Be grateful for little things
By Business Administrator Craig Carter
Halloween decorations and all the costumes are packed away. (For my friend Dee Rice, that may take several weeks to accomplish.) The leftover candy is sitting in faculty rooms, offices, and breakrooms around the district. Christmas music is playing on satellite radio. Our attention is now turning toward the holidays.
As we approach Thanksgiving, we traditionally turn our thoughts to what we are thankful for. I wonder if people feel more thankful this year or less thankful. The political season seems to bring out more negative feelings than positive ones.
Many of our Davis School District family are and/or have dealt with tragedies and heartache this year. Should they feel thankful? For many of us, life is hard. Consequently, feeling thankful or grateful doesn’t come easy at times.
An op-ed piece published in the NY Times by Arthur C. Brooks addressed this phenomenon. He submits that evidence would support that we can actively choose to practice gratitude and that by so doing, raise our own happiness. He references a 2003 study that randomly assigned one group of participants the task of keeping a weekly list of small little things they were grateful for. Meanwhile, the other group listed the problems, hassles or neutral events during the week.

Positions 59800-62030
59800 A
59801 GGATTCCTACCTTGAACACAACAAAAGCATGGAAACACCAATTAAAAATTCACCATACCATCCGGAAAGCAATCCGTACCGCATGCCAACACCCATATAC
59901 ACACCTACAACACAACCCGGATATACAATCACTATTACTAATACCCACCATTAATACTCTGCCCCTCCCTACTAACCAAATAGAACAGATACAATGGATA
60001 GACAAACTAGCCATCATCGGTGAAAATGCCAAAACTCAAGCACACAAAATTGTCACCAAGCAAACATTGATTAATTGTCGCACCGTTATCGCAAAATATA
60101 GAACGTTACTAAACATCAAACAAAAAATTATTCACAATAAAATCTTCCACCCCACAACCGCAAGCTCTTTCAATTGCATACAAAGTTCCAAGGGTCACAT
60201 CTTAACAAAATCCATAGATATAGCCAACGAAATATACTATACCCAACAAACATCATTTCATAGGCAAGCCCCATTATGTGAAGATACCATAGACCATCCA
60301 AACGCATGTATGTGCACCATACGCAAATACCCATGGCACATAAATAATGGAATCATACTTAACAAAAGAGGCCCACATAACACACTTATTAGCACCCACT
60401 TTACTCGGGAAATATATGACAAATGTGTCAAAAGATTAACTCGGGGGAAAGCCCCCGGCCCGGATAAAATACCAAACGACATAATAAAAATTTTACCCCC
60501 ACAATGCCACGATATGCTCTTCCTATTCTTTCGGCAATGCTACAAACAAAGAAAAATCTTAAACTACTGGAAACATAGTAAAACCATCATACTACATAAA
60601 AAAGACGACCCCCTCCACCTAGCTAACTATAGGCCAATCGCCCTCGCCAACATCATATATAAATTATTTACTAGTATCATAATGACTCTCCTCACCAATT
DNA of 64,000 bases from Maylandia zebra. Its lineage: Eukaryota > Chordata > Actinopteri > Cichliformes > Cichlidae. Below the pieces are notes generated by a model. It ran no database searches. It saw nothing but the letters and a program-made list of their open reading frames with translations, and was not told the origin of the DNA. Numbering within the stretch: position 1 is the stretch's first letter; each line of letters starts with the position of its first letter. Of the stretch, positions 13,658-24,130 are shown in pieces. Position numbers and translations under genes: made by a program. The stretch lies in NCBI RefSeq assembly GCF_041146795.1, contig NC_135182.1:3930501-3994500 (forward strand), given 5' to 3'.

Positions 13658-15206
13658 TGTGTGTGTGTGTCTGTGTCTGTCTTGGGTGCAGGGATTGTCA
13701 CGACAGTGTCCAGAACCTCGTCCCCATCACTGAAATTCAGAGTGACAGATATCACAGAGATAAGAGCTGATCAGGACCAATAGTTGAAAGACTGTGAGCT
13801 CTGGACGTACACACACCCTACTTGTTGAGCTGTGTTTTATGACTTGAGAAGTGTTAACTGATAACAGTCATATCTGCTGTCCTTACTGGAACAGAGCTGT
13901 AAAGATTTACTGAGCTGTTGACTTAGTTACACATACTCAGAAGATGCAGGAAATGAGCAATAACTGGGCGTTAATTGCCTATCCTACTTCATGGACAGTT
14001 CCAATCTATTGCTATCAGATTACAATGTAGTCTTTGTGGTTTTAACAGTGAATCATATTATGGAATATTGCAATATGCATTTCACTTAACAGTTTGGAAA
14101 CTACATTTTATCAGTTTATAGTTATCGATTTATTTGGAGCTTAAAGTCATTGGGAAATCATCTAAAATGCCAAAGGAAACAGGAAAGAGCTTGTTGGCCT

After 10 weeks, the first group that documented the little positive grateful events, enjoyed significantly greater life-satisfaction feelings versus the group that focused on the negative events. The author referenced several other studies that show a positive impact when one purposely expresses gratitude for the people and daily events in their life.
I think about George Bailey, from the great holiday film, “It’s a Wonderful Life” running down the main street in Bedford Falls after gaining his life back, shouting his gratitude for the simple shops along the street, his old house with the broken banister, his neighbors, and especially his family. Forgotten are the worries about the financial stresses, a life that never met his adventuresome expectations, and a building and loan business that barely eked out a living.
What he realized is his life was richly blessed with family, the love of friends and knowing he made a difference in the lives of those he served.
We make a difference in the lives of our students and Davis School District family. Life isn’t easy and is harder for some than others. We are all blessed to work in the greatest profession and district. We change lives. We can choose to be grateful for the little things that bless our lives every day.
A teacher recently sent an email to the Superintendent expressing gratitude for the ability to control the temperature in her classroom following a recent remodel. Small? Yes. Insignificant? No. It is my hope we all have a wonderful holiday season.